The next day we woke up early and had a leisurely morning with breakfast at a nearby coffee shop. After breakfast, we headed into the city to find a park to go running. Never again will I complain about traffic in Pittsburgh! So many lanes were closed or blocked off and parking was even more challenging to find. Eventually, we did locate a place to park and walked down several blocks to the ferry to Toronto Island. On the way, I was excited to catch a glimpse of the Google Streetview car, which I’d never seen in person before.
The ferry ride was enjoyable and took about 20 minutes by the time we boarded, sailed across, and disembarked. Many passengers didn’t realize that the airport is also on the island, so we were shocked as a large jet flew overhead and landed on a runway that appeared to rise right out of the water.
Once we arrived on the island, the rest of the family went running while Thad and I opted to explore the park at a more leisurely pace. We set our destination as the lighthouse on the far side of the island and headed off. Along the way, we took in the skyline, watched some dogs and owners playing in the green lawns, walked past a small amusement park, and stopped to take photos. Thankfully, we didn’t accidentally stumble across the “clothing-optional beach.”
By the time we found the lighthouse it was nearly time to meet back up for lunch. We weren’t able to go up inside due to the time crunch and line, but we did quickly tour an art gallery/residence which was open to the public. We enjoyed the one artist who did landscape paintings of Banff national park.
Food options in the park area were limited, so we went to Shopsy’s, a cafe-style restaurant that looked out over the water and the city. I wasn’t expecting a whole lot, figuring the cost of the meal was mostly a premium for the view. The food, although expensive, was still good and the portions of everything – hot dogs, sandwiches, fries, salads, were all large. We enjoyed relaxing in the sun before heading back to the main city.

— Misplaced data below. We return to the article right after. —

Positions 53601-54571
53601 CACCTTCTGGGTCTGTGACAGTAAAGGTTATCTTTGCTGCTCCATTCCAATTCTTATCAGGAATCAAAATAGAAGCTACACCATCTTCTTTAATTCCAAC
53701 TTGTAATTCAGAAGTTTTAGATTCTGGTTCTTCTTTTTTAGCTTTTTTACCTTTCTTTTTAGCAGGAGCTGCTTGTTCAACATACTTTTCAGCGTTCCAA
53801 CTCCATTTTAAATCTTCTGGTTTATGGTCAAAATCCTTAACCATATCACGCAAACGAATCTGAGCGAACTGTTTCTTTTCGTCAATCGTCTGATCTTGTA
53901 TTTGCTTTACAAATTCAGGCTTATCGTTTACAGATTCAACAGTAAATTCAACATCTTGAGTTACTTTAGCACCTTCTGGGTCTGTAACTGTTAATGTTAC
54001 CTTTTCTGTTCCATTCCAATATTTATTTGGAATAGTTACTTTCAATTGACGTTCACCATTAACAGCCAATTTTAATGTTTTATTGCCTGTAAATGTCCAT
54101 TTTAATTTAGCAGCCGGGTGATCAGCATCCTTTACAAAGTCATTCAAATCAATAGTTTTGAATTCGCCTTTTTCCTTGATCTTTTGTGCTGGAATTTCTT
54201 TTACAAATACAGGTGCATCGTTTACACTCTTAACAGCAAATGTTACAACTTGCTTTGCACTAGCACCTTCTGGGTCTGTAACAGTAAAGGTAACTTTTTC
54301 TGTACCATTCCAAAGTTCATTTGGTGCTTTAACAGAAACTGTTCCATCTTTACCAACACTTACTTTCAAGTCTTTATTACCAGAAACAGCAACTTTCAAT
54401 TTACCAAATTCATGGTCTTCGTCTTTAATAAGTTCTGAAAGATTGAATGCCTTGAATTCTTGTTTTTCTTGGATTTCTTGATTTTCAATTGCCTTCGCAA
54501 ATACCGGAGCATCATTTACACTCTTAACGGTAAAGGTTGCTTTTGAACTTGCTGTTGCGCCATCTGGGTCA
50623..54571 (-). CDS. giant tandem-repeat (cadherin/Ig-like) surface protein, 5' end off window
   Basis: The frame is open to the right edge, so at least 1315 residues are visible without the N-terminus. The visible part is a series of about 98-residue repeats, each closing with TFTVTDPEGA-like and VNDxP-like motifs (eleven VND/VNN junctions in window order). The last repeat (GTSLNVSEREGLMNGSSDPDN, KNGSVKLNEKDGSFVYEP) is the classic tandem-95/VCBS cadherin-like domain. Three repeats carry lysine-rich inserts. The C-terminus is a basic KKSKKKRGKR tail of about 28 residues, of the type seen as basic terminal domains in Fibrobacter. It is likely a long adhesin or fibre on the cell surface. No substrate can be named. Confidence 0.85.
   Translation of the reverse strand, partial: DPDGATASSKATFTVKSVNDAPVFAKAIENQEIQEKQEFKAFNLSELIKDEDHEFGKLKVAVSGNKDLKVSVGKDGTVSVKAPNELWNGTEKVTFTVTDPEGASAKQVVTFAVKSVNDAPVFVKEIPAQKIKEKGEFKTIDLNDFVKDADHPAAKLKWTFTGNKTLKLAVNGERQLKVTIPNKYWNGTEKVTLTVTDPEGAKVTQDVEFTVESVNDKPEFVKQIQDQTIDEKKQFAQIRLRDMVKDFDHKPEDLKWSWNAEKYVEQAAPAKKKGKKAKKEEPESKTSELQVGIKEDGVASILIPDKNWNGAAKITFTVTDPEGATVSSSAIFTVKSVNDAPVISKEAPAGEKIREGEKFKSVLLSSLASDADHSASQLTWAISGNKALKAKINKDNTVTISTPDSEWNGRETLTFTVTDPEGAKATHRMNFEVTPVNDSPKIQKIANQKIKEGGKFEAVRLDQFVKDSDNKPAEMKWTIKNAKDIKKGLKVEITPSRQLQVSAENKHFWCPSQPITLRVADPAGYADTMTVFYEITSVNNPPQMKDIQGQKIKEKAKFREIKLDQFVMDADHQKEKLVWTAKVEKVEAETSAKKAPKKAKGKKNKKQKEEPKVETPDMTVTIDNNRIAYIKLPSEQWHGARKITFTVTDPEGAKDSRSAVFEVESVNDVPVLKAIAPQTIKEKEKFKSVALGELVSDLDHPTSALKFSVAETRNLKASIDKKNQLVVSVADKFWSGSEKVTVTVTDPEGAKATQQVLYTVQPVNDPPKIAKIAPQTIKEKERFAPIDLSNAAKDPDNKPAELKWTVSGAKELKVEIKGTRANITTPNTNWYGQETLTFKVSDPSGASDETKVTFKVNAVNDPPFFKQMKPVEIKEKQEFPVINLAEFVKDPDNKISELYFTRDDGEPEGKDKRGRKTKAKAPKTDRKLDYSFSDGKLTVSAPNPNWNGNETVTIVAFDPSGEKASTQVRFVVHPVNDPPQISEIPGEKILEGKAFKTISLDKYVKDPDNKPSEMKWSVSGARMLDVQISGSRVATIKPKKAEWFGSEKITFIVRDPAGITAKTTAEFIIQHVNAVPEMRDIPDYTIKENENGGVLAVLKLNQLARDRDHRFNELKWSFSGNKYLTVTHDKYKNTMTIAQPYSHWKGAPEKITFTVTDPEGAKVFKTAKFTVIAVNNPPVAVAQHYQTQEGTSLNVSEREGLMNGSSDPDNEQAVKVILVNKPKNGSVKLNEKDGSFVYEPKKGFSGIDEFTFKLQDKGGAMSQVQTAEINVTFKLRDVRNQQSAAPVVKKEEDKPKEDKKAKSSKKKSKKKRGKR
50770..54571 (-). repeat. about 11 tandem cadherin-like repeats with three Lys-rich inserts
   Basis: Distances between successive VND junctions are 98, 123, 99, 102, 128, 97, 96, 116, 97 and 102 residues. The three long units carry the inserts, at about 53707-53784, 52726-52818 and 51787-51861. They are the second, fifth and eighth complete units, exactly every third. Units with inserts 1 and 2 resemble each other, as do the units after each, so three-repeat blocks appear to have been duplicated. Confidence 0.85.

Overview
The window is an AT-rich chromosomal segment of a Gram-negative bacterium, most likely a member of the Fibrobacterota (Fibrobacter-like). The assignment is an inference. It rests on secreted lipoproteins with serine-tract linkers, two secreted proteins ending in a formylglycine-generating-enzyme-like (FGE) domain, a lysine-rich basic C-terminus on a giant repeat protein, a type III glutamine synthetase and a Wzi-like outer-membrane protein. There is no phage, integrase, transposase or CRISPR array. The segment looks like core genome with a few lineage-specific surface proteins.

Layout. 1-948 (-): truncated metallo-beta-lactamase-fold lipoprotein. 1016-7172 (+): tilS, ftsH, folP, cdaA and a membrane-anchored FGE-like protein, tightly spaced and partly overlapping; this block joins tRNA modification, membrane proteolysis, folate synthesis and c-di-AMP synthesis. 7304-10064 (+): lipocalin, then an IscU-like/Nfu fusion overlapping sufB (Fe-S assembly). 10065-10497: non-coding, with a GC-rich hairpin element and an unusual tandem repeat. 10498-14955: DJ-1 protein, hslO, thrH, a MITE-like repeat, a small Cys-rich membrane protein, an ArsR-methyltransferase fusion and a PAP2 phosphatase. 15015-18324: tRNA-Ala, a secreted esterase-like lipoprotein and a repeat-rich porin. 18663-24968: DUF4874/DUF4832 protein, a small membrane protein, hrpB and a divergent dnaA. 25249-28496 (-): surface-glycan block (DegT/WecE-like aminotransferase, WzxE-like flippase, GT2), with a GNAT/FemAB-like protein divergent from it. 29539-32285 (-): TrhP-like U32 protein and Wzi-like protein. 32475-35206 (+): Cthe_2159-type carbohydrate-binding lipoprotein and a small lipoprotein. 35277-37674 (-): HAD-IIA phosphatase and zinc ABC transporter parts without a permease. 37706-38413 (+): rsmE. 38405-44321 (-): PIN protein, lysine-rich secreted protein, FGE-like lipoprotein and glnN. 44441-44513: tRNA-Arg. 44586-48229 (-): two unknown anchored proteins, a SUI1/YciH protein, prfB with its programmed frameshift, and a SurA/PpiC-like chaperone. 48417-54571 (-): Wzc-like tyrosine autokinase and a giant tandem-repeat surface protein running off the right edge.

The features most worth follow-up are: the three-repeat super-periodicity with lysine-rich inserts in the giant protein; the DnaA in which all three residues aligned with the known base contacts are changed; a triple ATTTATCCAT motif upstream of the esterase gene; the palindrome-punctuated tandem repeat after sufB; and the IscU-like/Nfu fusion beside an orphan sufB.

The walk back seemed to take longer in the heat. Open Doors Toronto was going on that weekend, though, so many different buildings and boats were open to the public for free. By the time we got back to the hotel, we only had a few hours until we needed to leave for dinner and the ballet, so we just rested in the room and outside the mansion.
Without any particular plans for dinner, we walked around until we found a restaurant a few blocks away called Spirits. Since we were eating early and indoors when most of the rest of the crowd was outdoors, it was a little empty, which was odd. Our waitress was incredibly nice and agreed to ring us up early since we were in a little bit of a hurry. I got a Prosciutto and pesto sandwich, which was good, but the real star of dinner was the spinach and arugula salad I got as a side. It was topped with walnuts, a nice dressing, creamy goat cheese. The perfect dinner to follow a lunch that was basically a huge hotdog and a ton of fries! Thad liked his pizza topped with pesto and mushrooms and we also had a can of Somersby Cider.
After a drive out to the “suburbs,” we arrived at the Chinese cultural center, where the ballet was located. It began with a lecture by a man who knew nothing about ballet, which was an interesting choice. After that, we enjoyed seeing the apprentices dance with the Cathedral Bluffs Orchestra. Besides being a great orchestra, the conductor was also a very nice man who we talked with briefly afterwards.
I’ll be honest – I don’t know that much about ballet and it’s never been something that grabbed my attention on a deep level. But this performance was absolutely my favorite I’ve seen, from the costumes to the choreography, to the obvious passion the dancers put into it. It was great getting to see my sister-in-law dance in a variety of dances, especially a very moving piece from Romeo and Juliet. It was quite the night!
(A funny side note: there was a wine and cheese reception at intermission, and when I went to get some of the refreshments, I kept getting shoved out of the way by several very aggressive old ladies. I guess the moral of the story is don’t get between octogenarians and their free wine!)